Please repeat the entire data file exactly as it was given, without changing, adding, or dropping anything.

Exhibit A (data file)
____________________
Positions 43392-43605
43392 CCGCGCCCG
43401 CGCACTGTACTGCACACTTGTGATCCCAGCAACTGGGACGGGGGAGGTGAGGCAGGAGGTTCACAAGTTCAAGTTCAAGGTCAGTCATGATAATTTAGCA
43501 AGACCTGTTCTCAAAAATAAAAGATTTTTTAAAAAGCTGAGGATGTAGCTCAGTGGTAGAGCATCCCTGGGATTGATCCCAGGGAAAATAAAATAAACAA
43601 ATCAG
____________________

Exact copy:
Positions 43392-43605
43392 CCGCGCCCG
43401 CGCACTGTACTGCACACTTGTGATCCCAGCAACTGGGACGGGGGAGGTGAGGCAGGAGGTTCACAAGTTCAAGTTCAAGGTCAGTCATGATAATTTAGCA
43501 AGACCTGTTCTCAAAAATAAAAGATTTTTTAAAAAGCTGAGGATGTAGCTCAGTGGTAGAGCATCCCTGGGATTGATCCCAGGGAAAATAAAATAAACAA
43601 ATCAG